Pharr Elderly Woman Loses Money to Phony Sweepstakes

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PHARR – A Hidalgo County woman said she fell victim to a phony sweepstakes even though her gut instinct told her not to do it.

Pharr resident Flo Crouch said she regrets voluntarily handing over nearly a quarter of $1 million on a fake promise.

In January, a man contacted Crouch telling her she won second place in a sweepstakes and would receive $900,000 dollars. In order to claim her prize, she needed to pay “fees and taxes” coming to a compared low price of $15 dollars.

It was a matter of days before another call. This time, the man on the other end told her she won first place by default after the current winner was disqualified.

But Crouch said a larger reward, meant more money up front. She was willing to pay the fees in order to get the grand prize.

After numerous transactions and payments over nearly nine months, Crouch still hasn’t received any money. She said she didn’t feel right about the reward from the initial call.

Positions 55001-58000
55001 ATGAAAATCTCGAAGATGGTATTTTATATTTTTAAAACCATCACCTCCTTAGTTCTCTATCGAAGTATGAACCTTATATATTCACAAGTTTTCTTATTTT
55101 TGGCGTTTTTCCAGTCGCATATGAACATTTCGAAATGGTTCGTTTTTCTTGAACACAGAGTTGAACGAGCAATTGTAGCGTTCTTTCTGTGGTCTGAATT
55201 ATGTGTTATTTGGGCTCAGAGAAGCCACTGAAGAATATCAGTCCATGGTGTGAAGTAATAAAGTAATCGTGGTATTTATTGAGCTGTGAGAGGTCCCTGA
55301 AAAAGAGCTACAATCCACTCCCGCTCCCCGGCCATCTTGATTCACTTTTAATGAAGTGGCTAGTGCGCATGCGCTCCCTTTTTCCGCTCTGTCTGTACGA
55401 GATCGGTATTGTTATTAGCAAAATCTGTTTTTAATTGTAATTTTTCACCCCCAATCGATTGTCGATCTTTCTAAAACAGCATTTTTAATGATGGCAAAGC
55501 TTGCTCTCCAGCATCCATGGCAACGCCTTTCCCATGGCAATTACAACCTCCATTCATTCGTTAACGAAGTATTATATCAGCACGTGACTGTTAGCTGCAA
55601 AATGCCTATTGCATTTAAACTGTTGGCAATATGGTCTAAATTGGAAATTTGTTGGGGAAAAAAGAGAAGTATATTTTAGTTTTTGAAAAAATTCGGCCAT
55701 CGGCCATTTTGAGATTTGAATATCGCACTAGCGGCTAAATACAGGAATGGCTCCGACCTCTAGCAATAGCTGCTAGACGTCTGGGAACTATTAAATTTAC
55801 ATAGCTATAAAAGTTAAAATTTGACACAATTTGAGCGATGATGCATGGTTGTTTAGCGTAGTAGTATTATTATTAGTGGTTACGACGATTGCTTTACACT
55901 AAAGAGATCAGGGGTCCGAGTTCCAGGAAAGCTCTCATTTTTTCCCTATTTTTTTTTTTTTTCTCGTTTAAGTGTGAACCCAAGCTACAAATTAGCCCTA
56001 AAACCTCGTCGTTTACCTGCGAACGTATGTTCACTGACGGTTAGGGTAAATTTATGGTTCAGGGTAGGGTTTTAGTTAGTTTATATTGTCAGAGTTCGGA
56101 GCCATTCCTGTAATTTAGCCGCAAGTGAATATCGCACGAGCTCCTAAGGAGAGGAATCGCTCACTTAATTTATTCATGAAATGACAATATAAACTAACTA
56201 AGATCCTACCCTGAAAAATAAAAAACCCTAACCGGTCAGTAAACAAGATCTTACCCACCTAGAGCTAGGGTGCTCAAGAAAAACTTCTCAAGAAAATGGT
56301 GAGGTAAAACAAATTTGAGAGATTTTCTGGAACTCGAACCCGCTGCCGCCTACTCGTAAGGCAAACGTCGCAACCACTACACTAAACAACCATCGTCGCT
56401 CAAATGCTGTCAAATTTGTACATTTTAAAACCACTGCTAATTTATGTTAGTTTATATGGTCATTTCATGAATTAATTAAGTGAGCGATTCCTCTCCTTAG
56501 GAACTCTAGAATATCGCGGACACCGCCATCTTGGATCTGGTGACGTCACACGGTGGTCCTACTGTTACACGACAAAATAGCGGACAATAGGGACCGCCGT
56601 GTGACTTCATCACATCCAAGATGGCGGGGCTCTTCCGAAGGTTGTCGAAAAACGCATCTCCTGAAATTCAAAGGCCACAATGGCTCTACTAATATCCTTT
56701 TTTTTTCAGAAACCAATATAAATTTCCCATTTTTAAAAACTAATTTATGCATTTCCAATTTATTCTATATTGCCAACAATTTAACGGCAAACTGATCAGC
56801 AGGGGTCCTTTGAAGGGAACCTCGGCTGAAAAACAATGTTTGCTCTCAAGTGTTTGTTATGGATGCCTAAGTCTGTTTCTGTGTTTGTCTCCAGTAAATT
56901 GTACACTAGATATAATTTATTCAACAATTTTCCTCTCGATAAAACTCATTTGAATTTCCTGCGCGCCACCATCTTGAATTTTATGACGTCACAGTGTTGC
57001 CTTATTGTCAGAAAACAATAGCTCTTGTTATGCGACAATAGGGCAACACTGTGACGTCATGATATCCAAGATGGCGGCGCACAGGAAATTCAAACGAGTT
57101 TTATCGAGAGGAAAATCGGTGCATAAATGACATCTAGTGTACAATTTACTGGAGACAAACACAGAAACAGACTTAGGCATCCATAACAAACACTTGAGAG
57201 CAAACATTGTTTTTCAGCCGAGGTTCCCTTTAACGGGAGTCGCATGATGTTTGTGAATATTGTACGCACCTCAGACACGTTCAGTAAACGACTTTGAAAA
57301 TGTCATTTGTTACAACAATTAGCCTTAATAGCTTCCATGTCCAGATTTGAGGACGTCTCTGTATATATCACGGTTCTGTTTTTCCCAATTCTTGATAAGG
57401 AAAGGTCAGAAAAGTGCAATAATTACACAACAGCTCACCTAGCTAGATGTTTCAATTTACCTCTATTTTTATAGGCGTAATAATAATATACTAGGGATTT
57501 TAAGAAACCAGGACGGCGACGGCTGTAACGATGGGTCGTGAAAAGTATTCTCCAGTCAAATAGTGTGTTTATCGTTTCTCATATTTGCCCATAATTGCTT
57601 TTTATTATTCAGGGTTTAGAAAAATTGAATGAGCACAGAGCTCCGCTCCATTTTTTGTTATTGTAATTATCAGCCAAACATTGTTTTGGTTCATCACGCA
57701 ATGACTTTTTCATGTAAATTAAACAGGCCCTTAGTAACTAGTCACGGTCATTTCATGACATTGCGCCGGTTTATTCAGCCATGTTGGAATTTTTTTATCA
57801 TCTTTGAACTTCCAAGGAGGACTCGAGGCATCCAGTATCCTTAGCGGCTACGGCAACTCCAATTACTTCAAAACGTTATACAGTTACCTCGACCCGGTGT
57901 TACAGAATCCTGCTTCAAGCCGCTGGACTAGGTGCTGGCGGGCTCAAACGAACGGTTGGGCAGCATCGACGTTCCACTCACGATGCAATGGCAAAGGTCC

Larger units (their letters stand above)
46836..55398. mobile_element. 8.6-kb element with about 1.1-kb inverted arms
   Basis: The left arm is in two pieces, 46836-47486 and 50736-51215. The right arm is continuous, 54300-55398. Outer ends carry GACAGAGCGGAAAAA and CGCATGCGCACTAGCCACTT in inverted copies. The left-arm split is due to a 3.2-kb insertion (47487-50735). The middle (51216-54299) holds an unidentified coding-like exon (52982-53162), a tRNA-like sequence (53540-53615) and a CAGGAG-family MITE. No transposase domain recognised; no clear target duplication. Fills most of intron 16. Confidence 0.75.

“I could hear other people in there. I said ‘You guys sound like a bunch of crooks. How come it's so busy?’” she questioned.

The response from the other side of the line, “Oh well this is a busy place."

A Pharr police officer told the 88-year-old not hand over any money. But Crouch said she failed to listen thinking she would lose out on a great deal.

CHANNEL 5 NEWS found out Crouch isn't alone. According to the Hidalgo County Sheriff Eddie Guerra, the department has seen an increase in senior fraud cases.

For that reason, agencies across the county are set to receive additional training to handle those scenarios. 

Guerra said the department was one of eight nationwide selected to receive law enforcement training on “financial crimes against seniors” by the U.S. Department of Justice.

He said looking into these reports takes a different approach due to the age and vulnerability of the victim.

"When you're dealing with the elderly, the interview tactics have to be a little different because a lot of times the sequence of events is not clear. A lot of times they don't want to come into the sheriff's office, they don't want to go to the district attorney's office," he said. 

Guerra said in addition to training, his deputies, other police agencies, and district attorney office personnel will also receive support and additional material from the DOJ.


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